Dear Secretary General Ki Tack Lim,
I wish to raise some concerns regarding the safety, welfare and health of seafarers and live cargo on live animal export vessels worldwide.
I have sailed extensively on livestock vessels, for many companies, under many flags, as a shipboard veterinarian to many destinations. Over my decade of seafaring on these vessels I was often concerned regarding a number of potential and proven crew safety issues.
Livestock is a dynamic cargo much in the same way passengers are, and the impact of the movement of livestock on the ship and the ship’s motion effects the livestock are both essential considerations for the proper carriage of livestock. It is essential that the stability of the vessel be calculated to ensure:
1. The ships as sufficient stability for the entire voyage noting there are significant weight changes with the consumption of fodder and water. The vessel is also subject to the dynamic effects of wind, potential movement of bulk fodder, free surface effects of wash down, free surface effects of tanks as well as the movement of livestock.
2. The ship cannot be too ‘stiff’ as a rapid roll will injure animals and make working in the pen spaces difficult and dangerous;
3. The ship cannot be too ‘tender’ as the safety issues associated with a slow roll will be accentuated by the movement of livestock in pens.
The free surface issues can be addressed based on intact stability data but there are no mandatory requirements in SOLAS that require the combined impact of animal movement, fodder movement and wind heel to be calculated. Nor is there anything to require the vessel not be too ‘stiff’.
Australia does have such requirements in Marine Orders 43 (section 11 and Schedule 3) but I can find no evidence of such requirements elsewhere.
Gas production by livestock
Live animal export cargo ships go to a range of destinations of extreme temperature difference including but are not limited to the Middle East and Russia. Environmental temperature can influence the amount of gas production on livestock ships.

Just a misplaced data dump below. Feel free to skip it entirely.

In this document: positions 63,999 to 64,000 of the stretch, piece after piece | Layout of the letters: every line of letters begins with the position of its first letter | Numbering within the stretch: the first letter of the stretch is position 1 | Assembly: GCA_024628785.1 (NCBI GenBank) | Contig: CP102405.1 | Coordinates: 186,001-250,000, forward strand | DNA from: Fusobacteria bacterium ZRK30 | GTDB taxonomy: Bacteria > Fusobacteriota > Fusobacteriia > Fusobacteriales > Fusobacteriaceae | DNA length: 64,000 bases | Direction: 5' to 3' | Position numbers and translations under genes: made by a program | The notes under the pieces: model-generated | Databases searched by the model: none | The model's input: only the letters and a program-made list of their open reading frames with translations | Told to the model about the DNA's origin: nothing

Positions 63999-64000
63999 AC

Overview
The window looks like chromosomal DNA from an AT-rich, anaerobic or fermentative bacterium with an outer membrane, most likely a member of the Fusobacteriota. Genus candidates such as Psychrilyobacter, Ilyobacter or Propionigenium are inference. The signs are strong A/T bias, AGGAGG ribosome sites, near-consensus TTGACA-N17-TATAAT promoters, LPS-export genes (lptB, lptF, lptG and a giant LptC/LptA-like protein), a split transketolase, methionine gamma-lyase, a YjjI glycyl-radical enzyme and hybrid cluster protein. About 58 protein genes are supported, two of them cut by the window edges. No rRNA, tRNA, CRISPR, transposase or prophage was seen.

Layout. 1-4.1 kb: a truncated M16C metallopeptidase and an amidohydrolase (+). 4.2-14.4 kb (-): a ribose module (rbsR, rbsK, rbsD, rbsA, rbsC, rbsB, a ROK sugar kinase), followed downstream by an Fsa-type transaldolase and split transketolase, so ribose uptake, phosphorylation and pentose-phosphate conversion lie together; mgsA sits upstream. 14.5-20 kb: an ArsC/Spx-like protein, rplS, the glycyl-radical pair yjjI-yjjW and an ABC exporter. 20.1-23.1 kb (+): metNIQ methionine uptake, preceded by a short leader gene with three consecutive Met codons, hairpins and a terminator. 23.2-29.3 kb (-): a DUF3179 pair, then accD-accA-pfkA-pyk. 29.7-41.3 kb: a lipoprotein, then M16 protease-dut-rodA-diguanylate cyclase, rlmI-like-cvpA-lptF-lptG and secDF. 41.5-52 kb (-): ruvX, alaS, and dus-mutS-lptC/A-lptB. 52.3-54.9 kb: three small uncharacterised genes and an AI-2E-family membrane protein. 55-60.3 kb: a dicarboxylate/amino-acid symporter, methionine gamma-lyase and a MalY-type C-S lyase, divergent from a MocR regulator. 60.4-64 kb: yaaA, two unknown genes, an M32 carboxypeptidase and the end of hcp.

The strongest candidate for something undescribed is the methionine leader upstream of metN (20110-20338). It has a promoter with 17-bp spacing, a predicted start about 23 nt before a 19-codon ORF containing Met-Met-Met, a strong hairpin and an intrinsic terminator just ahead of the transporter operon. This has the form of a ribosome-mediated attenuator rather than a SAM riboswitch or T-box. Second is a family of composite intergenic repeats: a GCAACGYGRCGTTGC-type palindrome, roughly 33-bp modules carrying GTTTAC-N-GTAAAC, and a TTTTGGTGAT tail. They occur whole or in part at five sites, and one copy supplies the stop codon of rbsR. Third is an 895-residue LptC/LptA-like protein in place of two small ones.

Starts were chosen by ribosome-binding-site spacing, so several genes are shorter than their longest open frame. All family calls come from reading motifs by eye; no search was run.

The crews on these ships generally work on deck from 6:00 to 18:00 with the requisite meal and coffee breaks. For the bulk of the day they are on deck in designated areas to look after allocations of live animals. During this time crew are exposed to potentially toxic levels of gases.
Ammonia (NH3). The international safe working level for humans and the safe housing levels of airborne NH3 for animals (OIE Standards, Animal Welfare animal housing standards) are 25ppm. During extreme heat, or unexpected mechanical ventilation failures that 25ppm level is often exceeded making the environment toxic/ chronically or acutely damaging for both crew and live cargo.
Carbon dioxide (CO2). CO2 from animal expiration builds up with excessive heat and or ventilation deficiencies and the environment can rapidly deplete of oxygen making the deck environment toxic and life threatening to both the crew and the live animals. It is estimated that approximately 500 kg of CO2 is produced per adult cattle per long haul (greater than 10 days) voyage.
Methane (CH4): Crew and livestock are also exposed to methane (CH4) produced by the animal’s digestive system. Whilst methane is non-toxic, it is extremely flammable.
These gases are produced from the live cargo and their sewerage buildup. Monitoring of potential toxic/ dangerous levels of these gases is not currently undertaken on live export vessels as per vessels such as car carriers during vehicle operation.
I would suggest 24/7 monitoring and data logging of these gas levels may provide an improved safety, health and welfare outcome for both crew and live cargo.
Sensible heat radiated from both the deck environment and the animals themselves can be a safety concern to both crew and live animals. Excess exposure has the known capacity to lead to dehydration and heat stress.